noun, plural sta·mens, stam·i·na [stam-uh-nuh] /ˈstæm ə nə/. Botany.
Origin of stamen
Related Words for stamencord, wire, string, yarn, wool, filament, silk, strand, cotton, ligature, twine, warp, staple, pile, ravel, weft, lint, lisle, woof
Examples from the Web for stamen
Historical Examples of stamen
Why the notches of a fern leaf or the stamen of a water lily?The Wedding Ring
T. De Witt Talmage
Pollen: the powdery substance borne by the stamen of the flower.Agriculture for Beginners
Charles William Burkett
Well, then, does every male animal have a stamen and every female an ovary?
But, mamma, I thought that all living beings were obliged to have a stamen or an ovary!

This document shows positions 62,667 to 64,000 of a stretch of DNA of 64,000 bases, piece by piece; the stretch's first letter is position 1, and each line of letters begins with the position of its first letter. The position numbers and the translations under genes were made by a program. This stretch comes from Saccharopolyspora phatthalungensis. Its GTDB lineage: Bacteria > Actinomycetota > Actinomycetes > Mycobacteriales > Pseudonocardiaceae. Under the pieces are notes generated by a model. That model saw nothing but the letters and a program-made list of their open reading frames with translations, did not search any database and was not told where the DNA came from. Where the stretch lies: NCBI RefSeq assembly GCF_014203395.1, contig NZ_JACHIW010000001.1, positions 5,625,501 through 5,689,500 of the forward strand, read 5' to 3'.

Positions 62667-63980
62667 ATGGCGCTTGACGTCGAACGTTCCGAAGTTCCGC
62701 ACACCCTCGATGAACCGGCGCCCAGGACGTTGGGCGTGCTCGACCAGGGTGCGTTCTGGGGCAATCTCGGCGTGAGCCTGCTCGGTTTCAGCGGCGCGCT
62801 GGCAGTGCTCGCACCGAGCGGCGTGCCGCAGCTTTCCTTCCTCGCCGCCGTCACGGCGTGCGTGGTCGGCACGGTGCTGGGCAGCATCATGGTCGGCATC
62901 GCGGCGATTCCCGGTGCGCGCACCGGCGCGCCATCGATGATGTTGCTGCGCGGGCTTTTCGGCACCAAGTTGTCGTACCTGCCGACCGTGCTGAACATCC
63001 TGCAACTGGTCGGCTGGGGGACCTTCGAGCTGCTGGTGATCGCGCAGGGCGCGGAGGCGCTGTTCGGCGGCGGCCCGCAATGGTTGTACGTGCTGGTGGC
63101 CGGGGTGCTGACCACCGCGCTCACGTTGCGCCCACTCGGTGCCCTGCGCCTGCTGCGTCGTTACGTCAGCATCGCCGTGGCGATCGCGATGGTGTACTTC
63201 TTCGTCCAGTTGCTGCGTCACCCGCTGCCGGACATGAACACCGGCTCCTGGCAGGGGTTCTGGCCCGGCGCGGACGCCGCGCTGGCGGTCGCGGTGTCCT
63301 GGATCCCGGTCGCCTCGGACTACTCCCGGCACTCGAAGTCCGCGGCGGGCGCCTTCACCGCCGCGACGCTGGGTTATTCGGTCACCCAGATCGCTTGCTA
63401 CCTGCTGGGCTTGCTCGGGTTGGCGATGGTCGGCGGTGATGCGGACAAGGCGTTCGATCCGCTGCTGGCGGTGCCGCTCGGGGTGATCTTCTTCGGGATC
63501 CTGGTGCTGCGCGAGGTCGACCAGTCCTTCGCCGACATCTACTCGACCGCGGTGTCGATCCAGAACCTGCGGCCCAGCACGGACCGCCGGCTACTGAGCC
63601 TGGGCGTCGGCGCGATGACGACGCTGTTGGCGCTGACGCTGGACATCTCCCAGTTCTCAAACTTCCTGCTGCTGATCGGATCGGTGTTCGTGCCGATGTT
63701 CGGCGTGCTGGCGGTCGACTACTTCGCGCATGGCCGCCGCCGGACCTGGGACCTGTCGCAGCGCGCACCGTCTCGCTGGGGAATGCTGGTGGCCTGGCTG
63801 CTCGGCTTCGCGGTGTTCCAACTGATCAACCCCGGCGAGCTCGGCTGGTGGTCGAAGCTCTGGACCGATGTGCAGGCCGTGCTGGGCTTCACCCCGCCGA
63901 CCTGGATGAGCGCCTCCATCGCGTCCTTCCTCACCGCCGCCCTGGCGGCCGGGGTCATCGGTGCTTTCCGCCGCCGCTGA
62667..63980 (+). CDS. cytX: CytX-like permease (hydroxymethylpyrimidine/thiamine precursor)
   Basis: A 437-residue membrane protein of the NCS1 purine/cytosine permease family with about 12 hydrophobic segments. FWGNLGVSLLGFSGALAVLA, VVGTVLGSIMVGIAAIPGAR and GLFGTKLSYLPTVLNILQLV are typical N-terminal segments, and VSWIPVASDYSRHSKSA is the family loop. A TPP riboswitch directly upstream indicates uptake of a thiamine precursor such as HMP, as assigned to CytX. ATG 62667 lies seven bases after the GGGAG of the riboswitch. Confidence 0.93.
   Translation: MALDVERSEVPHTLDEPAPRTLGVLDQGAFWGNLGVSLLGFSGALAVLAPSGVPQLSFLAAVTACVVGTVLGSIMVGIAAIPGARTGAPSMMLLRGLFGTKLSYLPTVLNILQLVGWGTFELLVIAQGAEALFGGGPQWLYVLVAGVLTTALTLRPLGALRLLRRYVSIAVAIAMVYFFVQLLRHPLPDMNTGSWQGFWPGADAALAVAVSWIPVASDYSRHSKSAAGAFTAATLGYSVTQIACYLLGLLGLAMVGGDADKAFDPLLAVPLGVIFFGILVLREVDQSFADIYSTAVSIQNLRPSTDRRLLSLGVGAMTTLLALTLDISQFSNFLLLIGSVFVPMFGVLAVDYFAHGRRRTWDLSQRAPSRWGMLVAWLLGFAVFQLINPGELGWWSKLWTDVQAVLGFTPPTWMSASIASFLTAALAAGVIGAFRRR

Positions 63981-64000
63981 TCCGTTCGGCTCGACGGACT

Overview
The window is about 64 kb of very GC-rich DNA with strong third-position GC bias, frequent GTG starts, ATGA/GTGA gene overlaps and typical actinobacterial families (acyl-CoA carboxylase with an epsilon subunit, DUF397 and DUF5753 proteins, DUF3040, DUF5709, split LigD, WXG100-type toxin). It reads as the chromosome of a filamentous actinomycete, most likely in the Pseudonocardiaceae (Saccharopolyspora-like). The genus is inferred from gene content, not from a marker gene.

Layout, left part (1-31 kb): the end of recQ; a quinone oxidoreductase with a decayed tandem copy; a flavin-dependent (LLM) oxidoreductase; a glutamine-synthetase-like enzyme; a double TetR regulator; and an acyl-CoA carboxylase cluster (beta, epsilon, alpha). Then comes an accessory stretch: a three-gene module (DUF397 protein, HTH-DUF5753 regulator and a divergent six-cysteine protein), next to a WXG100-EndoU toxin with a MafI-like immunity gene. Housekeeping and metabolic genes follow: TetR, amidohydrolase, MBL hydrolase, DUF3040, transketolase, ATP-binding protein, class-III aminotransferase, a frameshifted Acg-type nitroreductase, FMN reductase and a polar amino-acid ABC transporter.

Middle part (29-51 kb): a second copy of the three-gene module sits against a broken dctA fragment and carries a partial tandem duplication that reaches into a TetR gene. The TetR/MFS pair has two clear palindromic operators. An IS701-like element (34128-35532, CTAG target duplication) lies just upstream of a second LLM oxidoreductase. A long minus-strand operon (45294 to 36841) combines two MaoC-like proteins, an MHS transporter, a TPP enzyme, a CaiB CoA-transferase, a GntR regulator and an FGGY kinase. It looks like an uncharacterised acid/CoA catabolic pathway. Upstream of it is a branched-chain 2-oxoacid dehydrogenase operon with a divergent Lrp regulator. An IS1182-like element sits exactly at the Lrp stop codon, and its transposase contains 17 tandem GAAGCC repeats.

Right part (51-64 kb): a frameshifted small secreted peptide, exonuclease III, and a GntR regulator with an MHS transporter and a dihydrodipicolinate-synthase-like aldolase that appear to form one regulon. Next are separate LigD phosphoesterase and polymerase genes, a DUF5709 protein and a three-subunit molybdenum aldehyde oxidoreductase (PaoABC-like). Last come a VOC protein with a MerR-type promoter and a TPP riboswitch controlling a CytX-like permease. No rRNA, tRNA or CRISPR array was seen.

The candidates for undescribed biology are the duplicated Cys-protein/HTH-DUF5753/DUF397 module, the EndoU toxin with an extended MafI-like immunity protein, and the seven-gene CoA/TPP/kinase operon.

Sometimes the stamen has no filament, and the anther is then said to be sessile.Field and Woodland Plants
William S. Furneaux
noun plural stamens or stamina (ˈstæmɪnə)
Word Origin for stamen
"pollen-bearing organ of a flower," 1660s, from Modern Latin (1625, Spigelus), from Latin stamen "stamen" (Pliny), literally "thread of the warp" in the upright loom (related to stare "to stand"), from PIE *sta-men- (cf. Greek stemon "warp," also used by Hesychius for some part of a plant, Gothic stoma, Sanskrit sthaman "place," also "strength"), from root *sta- "to stand" (see stet).